The Five Stages

I’ve finally figured out why I will probably never play daily fantasy on a regular basis. It’s a legal issue. If I played regularly, I would likely end up in jail.

After playing full-season fantasy baseball for 30 years, I hold a deep passion for the game. When I play, it’s never casual. I put in an inordinate amount of time and effort to prepare. I am always fully invested in following my team. And everything hinges on the outcomes.

At face value, that doesn’t seem like such a bad thing.

I dabbled in the daily game last year. Won a few, lost a few. It was always, “I’ve got a few minutes, so let me throw together a team for tonight.” But then Tout Wars cut a deal with Fanduel to run a daily experts competition. Now it wouldn’t be just a few bucks on the line; now it would be pride.

In Tout Wars Daily, we all play on Fridays in four-week groups. Then the high point totals earn the right for a championship tournament in August. Fanduel put up a bunch of cash to keep things interesting. The top ten finishers share in each week’s pot.

To say the least, it has been humbling. The touts are a tough crowd to begin with, but it seems like some of them have deciphered the secret daily code. Each week’s winner easily eclipses 50 points. Through my first few tries, I was still trying to get past 35.

Admittedly, I may not have been putting in enough time. So this past Friday, I blocked off my afternoon and settled in to assemble a Shandler-worthy effort.

My Five Stages of Prep:
1. Exhaustive research
2. Narrowing the field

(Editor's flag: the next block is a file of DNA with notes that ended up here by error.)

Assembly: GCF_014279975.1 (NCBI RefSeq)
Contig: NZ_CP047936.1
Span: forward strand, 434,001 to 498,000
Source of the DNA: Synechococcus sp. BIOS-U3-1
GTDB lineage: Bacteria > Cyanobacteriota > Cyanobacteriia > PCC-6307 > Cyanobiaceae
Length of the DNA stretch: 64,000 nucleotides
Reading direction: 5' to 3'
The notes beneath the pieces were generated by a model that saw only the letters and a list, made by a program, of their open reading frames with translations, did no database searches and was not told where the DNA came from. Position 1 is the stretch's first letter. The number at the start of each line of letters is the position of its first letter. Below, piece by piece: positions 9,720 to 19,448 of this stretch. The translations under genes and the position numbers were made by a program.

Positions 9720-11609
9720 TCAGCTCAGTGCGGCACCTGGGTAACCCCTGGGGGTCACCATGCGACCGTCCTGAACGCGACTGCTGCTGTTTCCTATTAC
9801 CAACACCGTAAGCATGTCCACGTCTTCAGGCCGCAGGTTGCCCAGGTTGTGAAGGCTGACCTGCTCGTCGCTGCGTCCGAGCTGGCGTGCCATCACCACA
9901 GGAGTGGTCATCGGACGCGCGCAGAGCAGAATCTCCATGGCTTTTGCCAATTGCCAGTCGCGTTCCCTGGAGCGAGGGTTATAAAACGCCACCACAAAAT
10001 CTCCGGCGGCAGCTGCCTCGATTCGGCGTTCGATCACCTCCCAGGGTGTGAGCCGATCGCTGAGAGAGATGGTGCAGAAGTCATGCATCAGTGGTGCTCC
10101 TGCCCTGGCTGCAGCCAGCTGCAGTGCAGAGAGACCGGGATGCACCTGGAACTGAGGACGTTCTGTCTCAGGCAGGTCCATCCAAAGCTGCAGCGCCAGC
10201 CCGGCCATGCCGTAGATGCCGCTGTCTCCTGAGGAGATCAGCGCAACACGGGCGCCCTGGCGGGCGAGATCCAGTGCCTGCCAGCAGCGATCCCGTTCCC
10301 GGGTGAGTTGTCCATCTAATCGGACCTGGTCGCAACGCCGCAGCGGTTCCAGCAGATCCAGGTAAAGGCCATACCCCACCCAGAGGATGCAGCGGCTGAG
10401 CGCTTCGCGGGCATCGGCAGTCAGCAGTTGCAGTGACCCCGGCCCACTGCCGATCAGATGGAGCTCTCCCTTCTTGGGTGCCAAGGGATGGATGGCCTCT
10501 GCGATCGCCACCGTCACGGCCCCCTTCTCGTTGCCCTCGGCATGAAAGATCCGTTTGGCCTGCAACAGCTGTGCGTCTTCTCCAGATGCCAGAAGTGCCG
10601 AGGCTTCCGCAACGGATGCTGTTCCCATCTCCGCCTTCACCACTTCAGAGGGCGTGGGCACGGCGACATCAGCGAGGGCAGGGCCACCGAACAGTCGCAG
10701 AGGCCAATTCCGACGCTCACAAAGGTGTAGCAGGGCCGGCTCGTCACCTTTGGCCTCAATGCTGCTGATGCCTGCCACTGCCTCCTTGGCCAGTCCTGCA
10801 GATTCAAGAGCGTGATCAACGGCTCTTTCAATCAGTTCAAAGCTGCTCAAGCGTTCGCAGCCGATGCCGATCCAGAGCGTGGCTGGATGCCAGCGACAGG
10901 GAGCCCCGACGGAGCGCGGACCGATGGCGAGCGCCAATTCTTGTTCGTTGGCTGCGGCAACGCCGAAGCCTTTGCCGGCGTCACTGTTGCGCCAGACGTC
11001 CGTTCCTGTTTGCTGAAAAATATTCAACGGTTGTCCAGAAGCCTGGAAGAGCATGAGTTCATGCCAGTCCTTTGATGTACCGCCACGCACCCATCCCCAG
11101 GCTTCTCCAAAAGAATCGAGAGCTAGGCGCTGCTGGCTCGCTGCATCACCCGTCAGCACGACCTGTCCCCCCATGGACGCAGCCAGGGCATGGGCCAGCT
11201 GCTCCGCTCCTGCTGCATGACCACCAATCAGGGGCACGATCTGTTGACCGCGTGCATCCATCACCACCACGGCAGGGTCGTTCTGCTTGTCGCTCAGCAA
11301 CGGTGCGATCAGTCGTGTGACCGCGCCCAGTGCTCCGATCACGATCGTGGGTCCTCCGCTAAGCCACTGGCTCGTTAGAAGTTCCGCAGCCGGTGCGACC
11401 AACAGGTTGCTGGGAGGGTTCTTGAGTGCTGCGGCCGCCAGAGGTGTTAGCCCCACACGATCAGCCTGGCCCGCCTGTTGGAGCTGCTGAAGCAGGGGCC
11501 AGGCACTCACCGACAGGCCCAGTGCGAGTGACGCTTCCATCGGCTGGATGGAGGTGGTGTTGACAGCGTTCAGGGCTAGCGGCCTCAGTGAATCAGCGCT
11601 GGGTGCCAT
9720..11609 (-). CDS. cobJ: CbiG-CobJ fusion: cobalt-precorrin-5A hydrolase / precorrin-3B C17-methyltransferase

3. Selecting a core lineup
4. Filling in with speculative upside
5. Tweaking, then tweaking again

I won’t go into the gory details, but my core lineup started with Gerrit Cole on the mound, going up against my home team Mets. Might as well toss out my fan loyalty right at the beginning.

My outfield would be Carlos Gomez, Starling Marte and Norichika Aoki (a slight edge over Denard Span). I really wanted to find a way to get Bryce Harper in there; I’m sure that’s a wish also held by 29 Major League clubs. It wasn’t going to happen.

At second base, I rostered a reasonably priced Dee Gordon. I would have liked Jason Kipnis; I would have liked a $40,000 budget too.

The left side of my infield was Seattle’s Kyle Seager and Brad Miller, both at sub-$3000 prices. With the Mariners facing Toronto’s gopherball-challenged Marco Estrada, I surmised that Seager’s flyball tendencies might play well in the Rogers Centre. Miller is constantly underappreciated and was coming into the game having batted .387 over his previous nine contests.

That got me through the first three steps of my process. All I had left was to find a catcher and first baseman for my speculative upside picks.

My backstop candidates were Colorado’s Nick Hundley and Seattle’s Welington Castillo. Hundley would join already-rostered Aoki in a Coors Field game that looked like it could be a slugfest. But Castillo had several factors going in his favor:

1. He was recently traded to Seattle and had something to prove.
2. He was coming off a 13-HR season in 2014 and is a flyball hitter.
3. He would be facing Marco Estrada.
4. He was at DH – eliminating the stress of catching – and batting sixth.
5. His price was a measly $2200

I was not happy rostering three Mariners, but I could always tweak things later.

My first base candidates were an interesting pair. I have been intrigued by Miami’s Justin Bour. This was a mid-level prospect with moderate power upside who was getting on base at a near-.500 clip through his first 35 at-bats. This night, he’d have a rare start, batting fifth, and facing Baltimore’s Ubaldo Jimenez. Yes, the Orioles’ starter was having a nice stretch, but it never lasts.

My other candidate was the Cardinals’ Matt Adams, who had two factors in his favor:

1. He had a longer track record than Bour.